5 adverbs to describe how to intimidate

I was too dazed, and artistically too intimidated, to read the notes.

He does not bark, but howls in melancholy sort, when prowling in quest of prey, and has a strong and peculiar odour, which makes European dogs shy at first of attacking him, doubtless intimidated too by his snapping mode of fighting; for it is observed of poodles, and all which snap, that few other dogs are fond of engaging them.

Whereas now there are no little symptoms of fascinating ruthlessness, graceful ingratitude, or ladylike selfishness, observable among our charming acquaintance, that we may not immediately detect to an inch, and more effectually intimidate by the simple application of the Becky gauge than by the most vehement use of all ten commandments.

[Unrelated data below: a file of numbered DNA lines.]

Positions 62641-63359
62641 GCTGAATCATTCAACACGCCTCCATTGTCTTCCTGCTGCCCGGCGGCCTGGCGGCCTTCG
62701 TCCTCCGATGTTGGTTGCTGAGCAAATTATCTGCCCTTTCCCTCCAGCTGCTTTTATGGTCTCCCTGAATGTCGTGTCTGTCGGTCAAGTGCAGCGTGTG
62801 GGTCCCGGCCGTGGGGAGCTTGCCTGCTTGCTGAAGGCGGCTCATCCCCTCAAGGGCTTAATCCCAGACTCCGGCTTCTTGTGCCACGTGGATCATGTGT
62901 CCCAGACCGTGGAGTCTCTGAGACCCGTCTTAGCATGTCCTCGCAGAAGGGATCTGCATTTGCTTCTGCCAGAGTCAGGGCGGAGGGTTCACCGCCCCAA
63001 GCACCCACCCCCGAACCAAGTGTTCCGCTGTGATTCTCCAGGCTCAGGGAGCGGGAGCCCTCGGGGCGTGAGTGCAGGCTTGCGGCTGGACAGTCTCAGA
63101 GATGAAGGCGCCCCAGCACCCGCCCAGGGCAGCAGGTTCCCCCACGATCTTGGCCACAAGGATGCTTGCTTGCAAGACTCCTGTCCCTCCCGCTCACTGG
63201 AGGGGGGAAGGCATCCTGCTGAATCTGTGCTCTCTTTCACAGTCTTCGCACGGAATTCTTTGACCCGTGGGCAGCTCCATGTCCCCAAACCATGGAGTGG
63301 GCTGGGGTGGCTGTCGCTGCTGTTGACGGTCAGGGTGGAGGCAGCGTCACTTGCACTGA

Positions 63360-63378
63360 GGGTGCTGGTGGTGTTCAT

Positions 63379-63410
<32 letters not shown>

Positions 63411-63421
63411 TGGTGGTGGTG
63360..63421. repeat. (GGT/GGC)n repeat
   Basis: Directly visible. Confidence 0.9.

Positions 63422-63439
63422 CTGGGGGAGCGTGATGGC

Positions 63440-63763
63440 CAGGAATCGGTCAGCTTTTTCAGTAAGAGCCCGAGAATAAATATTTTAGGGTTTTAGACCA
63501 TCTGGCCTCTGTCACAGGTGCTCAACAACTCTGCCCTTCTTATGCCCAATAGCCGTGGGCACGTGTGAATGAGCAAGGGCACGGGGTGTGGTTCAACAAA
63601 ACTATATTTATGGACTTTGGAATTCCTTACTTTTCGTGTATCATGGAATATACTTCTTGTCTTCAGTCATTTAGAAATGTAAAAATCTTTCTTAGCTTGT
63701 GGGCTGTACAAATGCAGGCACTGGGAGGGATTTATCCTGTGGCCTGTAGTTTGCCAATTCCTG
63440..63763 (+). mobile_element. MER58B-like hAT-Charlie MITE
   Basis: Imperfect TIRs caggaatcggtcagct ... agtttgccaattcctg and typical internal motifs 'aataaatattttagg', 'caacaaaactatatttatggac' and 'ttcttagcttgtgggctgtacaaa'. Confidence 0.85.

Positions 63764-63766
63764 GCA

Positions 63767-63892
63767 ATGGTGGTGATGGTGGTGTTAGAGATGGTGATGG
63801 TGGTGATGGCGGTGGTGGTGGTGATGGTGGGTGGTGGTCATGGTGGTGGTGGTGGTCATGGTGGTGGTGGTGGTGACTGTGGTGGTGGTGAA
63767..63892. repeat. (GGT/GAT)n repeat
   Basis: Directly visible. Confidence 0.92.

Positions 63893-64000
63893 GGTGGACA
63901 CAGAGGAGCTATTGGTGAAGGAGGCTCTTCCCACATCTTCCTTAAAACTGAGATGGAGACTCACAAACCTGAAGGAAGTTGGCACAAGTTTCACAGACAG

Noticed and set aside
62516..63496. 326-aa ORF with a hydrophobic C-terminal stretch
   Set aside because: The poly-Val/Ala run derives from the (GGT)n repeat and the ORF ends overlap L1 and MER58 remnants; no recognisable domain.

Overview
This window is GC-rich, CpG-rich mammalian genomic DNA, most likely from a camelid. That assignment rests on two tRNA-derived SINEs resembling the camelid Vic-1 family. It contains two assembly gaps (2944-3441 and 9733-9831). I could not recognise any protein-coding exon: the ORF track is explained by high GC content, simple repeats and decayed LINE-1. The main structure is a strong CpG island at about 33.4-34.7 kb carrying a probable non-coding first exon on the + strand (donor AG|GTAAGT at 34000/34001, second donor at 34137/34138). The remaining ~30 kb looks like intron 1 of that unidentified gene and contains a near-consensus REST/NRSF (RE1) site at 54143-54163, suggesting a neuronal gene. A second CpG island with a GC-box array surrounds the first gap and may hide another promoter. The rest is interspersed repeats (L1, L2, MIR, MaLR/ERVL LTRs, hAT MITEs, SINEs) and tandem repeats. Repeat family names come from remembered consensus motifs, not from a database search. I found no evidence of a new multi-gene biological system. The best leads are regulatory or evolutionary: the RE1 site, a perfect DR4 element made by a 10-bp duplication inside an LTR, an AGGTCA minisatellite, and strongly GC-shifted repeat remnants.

Assured of support from Rome, he was little intimidated by dangers which his courage taught him to despise, and which, even if attended with the most fatal consequences, would serve only to gratify his ambition and thirst of glory [r].

Columbus first made use of dogs against the Indians, but merely to intimidate.

5 adverbs to describe how to  intimidate  - Adverbs for  intimidate